Every once in awhile I have one of those days where I look in the mirror and say, “yuck.” I stand in front of my reflection and notice that there’s a blemish on my cheek, my eyebrows are doing their best caterpillar impersonations, my hair looks lifeless or a combination of all three and then some. I feel like I should be living under a bridge of some sort and that I better grab a brown paper bag to put over my head before subjecting society to my grisly appearance.
I’m sure that I’m not alone when I say that I have days where I feel less than flawless. But in more recent years, I’ve started to feel this way more often than not. I find more things that I dislike about my physical appearance than things that I do. My nose, my hair, my breasts, my ass. I knew something was wrong when I found myself thinking aloud in the shower about how I would consider purging after meals if I didn’t know the harmful health effects it has and that I just hate throwing up.
We live in a time where there’s always a camera in someone’s hand, and our peers are at the ready to examine, dissect, critique, double tap and retweet the images that appear on our screens. “Post Bad Whatever” pages, light skin vs dark skin debates, weave and natural hair slander are inescapable. And to be honest, I am guilty of participating in these social networking rituals from time to time. My own grandmother has said she’s afraid I won’t find a man because everyone seems to go after girls with lighter complexions and longer hair.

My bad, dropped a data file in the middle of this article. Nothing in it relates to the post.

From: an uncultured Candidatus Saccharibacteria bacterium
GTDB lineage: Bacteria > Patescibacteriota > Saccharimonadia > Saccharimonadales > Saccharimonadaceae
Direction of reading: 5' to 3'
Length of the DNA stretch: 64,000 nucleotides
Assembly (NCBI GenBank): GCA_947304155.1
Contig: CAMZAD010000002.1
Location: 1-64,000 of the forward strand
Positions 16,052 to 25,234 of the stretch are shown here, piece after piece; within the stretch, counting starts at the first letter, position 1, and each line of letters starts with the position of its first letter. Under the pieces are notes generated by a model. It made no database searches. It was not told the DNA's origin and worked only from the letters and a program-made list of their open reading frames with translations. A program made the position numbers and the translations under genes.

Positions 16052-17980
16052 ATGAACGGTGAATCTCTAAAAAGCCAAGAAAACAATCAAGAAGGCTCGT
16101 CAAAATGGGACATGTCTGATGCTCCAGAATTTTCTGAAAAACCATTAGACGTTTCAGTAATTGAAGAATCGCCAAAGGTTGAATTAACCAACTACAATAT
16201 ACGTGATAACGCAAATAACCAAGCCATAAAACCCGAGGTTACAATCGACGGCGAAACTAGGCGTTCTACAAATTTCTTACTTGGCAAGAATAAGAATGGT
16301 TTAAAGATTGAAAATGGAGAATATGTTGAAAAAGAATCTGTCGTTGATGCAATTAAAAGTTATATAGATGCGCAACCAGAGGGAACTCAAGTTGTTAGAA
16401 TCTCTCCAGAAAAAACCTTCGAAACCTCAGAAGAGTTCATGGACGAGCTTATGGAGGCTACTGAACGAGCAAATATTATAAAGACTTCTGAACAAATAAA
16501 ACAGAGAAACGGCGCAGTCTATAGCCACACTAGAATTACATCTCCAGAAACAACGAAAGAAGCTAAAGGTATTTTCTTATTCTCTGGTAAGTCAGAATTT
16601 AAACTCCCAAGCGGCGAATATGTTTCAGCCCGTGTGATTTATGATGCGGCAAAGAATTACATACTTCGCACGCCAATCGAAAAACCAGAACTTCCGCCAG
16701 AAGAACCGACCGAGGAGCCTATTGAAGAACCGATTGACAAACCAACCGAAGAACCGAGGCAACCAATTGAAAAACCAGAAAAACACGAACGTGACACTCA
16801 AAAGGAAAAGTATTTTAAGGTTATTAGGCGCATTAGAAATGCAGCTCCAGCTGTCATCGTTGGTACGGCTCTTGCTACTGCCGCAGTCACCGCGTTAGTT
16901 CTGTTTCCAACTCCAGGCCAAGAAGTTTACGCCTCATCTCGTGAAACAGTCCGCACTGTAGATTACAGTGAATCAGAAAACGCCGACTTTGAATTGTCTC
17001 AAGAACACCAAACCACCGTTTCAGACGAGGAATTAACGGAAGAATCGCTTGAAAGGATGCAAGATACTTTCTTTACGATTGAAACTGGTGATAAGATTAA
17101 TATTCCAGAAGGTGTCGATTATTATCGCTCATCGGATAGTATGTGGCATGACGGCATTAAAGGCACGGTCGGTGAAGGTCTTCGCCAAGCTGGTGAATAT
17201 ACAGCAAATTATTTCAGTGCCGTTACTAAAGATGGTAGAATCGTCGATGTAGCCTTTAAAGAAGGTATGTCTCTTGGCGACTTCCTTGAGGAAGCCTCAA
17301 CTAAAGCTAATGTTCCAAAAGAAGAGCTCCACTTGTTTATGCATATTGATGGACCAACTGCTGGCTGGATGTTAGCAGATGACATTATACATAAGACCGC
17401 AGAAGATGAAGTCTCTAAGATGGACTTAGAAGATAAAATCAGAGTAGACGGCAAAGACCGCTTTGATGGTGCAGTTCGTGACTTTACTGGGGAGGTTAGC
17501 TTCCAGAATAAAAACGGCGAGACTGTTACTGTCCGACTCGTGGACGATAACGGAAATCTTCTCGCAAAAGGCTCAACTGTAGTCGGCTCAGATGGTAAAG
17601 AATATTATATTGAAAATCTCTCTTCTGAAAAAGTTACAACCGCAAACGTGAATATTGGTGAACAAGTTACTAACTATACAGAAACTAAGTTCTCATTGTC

Female members of my family and friends tell me I’m beautiful but when the world sets a standard that has been shoved in your face since childhood, of course the road to self esteem isn’t easily traveled. When your own older brothers say that women with big butts and long curly hair are the only kinda of women worth talking to, it kind of hurts to know you don’t have these things. If every guy thinks like that, then I’m certain to spend my life alone.
I don’t have BeyoncĂ©’s hips or J. Lo’s ass. My bone structure isn’t built for me to have a Rihanna figure. And because of these facts, I’m afraid to wear anything smaller than a large despite everyone insisting that I don’t need to wear that big of a size. I hide underneath my baggy clothes and pretend that my love of sweats is solely based on laziness and comfort (it’s 80% true though).
Of course a person that is guilty of her own form of shallowness has her own insecurities about herself. The two fit together like peas and carrots. But it doesn’t make them feel any less painful when I acknowledge that I have a distorted view of others as well as a distorted view of myself. I don’t want to think of myself as inadequate. I’m tired of having more yucky days than yummy ones. Wishing to look like anybody else besides myself isn’t healthy. But how do I stop?


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